Look, not everything can bounce. We got that horrendous number from Hewlett-Packard ( HPQ), and I see nothing there to buy. But Hewlett-Packard lost that luster ages ago; the stocks I am highlighting have all been pretty darned good until recently.

I think ultimately what 3M, Wal-Mart and Monsanto are saying is that this is a forgiving market, willing to accept short-term stress because things could get better. It's an optimist's market.

And you have to use short-term disappointments in order to get longer-term gains.

At the time of publication, Action Alerts PLUS, which Cramer co-manages as a charitable trust, was long BBBY and FDX.

Just Chill Out About the Jobs Number

Posted at 3:06 p.m. EDT on Friday, Oct. 5

Not everything is political. This morning we got a Labor Department report that was essentially in line, an addition of 114,000 jobs, neither here nor there. The jobless rate fell from 8.1% to 7.8%, and hourly earnings were more than expected. We had some nice revisions upward from previous months, showing in particular that the anemic report from August understated job creation.

I am putting all of this data in flat, dry terms, because it is flat and dry. There's not much to it. It's good to see that the jobless rate is below 8%, the lowest it's been since the beginning of 2009, but far worse than it was a half dozen years ago, and it is neither encouraging or discouraging, especially when you have to worry about the upcoming fiscal cliff.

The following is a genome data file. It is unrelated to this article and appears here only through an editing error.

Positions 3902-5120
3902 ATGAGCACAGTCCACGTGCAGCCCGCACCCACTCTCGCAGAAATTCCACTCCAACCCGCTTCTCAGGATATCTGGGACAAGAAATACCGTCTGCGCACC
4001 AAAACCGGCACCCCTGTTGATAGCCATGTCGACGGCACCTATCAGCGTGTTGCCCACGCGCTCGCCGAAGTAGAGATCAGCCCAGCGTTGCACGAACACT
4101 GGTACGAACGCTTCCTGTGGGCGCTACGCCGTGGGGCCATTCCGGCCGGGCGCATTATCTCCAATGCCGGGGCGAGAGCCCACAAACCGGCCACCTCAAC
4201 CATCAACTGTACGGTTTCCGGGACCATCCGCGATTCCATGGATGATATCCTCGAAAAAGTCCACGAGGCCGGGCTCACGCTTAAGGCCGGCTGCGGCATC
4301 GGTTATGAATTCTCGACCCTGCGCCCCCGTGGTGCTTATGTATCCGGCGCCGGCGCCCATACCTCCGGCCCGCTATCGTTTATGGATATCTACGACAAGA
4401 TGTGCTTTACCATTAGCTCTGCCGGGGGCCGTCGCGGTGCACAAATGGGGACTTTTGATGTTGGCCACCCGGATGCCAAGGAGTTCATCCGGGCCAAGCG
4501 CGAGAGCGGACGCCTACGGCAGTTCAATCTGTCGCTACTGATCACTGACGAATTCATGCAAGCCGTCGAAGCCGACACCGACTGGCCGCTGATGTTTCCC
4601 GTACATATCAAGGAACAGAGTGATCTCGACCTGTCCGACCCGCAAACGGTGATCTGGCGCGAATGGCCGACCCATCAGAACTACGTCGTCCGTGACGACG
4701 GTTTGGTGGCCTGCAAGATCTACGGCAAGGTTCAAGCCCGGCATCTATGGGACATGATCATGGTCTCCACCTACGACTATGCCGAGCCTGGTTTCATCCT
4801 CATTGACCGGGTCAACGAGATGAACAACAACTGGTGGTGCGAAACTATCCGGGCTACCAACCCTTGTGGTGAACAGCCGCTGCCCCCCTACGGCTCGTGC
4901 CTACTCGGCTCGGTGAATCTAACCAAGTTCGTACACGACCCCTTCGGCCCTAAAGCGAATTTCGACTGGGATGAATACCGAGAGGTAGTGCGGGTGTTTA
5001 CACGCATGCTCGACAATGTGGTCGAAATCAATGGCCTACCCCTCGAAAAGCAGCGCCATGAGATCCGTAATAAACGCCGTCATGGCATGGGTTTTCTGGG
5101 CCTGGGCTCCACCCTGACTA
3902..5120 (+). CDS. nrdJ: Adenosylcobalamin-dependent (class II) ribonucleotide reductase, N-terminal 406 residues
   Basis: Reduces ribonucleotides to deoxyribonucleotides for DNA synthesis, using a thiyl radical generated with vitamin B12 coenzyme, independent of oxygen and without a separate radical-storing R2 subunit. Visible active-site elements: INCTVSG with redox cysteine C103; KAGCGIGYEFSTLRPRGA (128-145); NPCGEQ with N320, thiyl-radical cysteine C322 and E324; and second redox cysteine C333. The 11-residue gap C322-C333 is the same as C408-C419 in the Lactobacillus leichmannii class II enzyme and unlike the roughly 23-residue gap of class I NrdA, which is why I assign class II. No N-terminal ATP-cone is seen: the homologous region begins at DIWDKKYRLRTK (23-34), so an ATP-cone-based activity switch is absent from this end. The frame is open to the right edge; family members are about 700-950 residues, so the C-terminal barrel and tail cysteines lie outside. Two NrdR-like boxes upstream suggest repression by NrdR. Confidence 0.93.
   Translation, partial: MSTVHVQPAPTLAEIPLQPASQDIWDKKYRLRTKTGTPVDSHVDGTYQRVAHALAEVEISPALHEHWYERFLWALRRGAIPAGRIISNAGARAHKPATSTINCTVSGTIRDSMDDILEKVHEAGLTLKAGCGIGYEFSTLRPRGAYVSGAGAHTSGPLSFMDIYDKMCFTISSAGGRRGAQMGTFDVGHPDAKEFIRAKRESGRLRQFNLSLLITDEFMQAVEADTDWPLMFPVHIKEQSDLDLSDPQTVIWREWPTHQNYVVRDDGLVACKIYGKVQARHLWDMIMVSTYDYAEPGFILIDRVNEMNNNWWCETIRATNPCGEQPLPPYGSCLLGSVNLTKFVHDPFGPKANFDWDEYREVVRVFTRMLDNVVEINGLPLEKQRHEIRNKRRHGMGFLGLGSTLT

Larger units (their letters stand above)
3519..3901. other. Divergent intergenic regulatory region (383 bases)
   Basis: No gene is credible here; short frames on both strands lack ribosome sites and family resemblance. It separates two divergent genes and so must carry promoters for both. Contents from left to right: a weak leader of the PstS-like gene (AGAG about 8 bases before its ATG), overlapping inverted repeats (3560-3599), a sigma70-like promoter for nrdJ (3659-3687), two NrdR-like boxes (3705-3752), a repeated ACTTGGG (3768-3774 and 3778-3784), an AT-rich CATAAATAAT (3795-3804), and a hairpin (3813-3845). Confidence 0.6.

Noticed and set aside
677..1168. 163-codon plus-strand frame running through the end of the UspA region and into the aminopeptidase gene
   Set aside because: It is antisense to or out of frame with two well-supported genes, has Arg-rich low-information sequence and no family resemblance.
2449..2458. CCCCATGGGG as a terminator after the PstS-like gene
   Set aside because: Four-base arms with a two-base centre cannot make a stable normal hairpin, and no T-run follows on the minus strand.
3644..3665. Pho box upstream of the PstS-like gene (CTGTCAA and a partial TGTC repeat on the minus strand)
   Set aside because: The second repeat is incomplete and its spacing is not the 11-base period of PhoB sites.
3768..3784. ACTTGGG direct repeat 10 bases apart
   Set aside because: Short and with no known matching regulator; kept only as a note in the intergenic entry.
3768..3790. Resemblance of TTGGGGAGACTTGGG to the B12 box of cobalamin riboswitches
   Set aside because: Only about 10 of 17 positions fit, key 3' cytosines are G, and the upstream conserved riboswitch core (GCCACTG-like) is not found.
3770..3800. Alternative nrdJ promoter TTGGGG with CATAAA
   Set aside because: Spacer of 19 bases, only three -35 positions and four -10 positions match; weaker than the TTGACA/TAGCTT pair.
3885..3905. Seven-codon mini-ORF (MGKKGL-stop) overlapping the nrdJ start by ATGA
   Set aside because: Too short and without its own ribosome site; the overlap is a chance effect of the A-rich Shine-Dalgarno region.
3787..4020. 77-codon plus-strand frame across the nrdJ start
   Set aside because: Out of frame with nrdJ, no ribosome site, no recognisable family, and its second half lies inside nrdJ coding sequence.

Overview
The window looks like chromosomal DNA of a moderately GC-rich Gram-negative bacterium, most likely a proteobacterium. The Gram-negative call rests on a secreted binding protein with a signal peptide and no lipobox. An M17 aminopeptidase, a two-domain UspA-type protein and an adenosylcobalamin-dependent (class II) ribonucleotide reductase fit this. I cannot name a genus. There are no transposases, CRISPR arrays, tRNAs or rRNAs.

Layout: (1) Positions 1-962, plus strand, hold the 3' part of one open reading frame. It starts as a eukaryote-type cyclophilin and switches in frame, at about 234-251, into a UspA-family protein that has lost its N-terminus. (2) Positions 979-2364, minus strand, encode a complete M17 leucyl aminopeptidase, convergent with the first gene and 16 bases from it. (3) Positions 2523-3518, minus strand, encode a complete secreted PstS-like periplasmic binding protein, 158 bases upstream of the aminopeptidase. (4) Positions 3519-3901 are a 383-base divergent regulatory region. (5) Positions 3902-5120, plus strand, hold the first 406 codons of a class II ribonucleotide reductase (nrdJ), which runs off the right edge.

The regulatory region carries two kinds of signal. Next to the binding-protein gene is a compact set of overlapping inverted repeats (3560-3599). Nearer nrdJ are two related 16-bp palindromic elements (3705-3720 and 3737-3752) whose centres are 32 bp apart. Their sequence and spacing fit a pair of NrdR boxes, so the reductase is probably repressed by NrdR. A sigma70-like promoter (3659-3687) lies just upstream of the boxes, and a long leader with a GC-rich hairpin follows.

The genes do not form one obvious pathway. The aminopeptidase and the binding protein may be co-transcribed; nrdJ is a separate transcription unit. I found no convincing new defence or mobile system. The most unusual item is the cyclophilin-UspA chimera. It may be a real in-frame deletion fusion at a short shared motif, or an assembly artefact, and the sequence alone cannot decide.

Now, here's what's got me steamed. Because I gave that summary on air at CNBC, literally just said it like that, I was instantly a target of the anti-Obama crowd. Because I didn't question how the employment rate got to below 8%, because I didn't suggest that the number might have been rigged to look good for President Obama, I was pilloried as a houseman, owned by the Democrats, all over the place.

This is outrageous. My philosophy on this Labor Department report has been crystal clear since I first began opining on it in the 1980s -- you can't look through it. You can't question its authenticity. You can't say it is political, and more important, you can't question its legitimacy for one party without questioning it for another.

I understand the accusations from partisan people, those who have an agenda to boot Obama and elect Romney. They feel robbed of one of their best talking points, that the employment rate has stayed stubbornly over 8%. But to attack those who simply accept the number and don't off-handedly imply that it can't be trusted? That's wrong, it's unfair, and frankly, it's outrageous.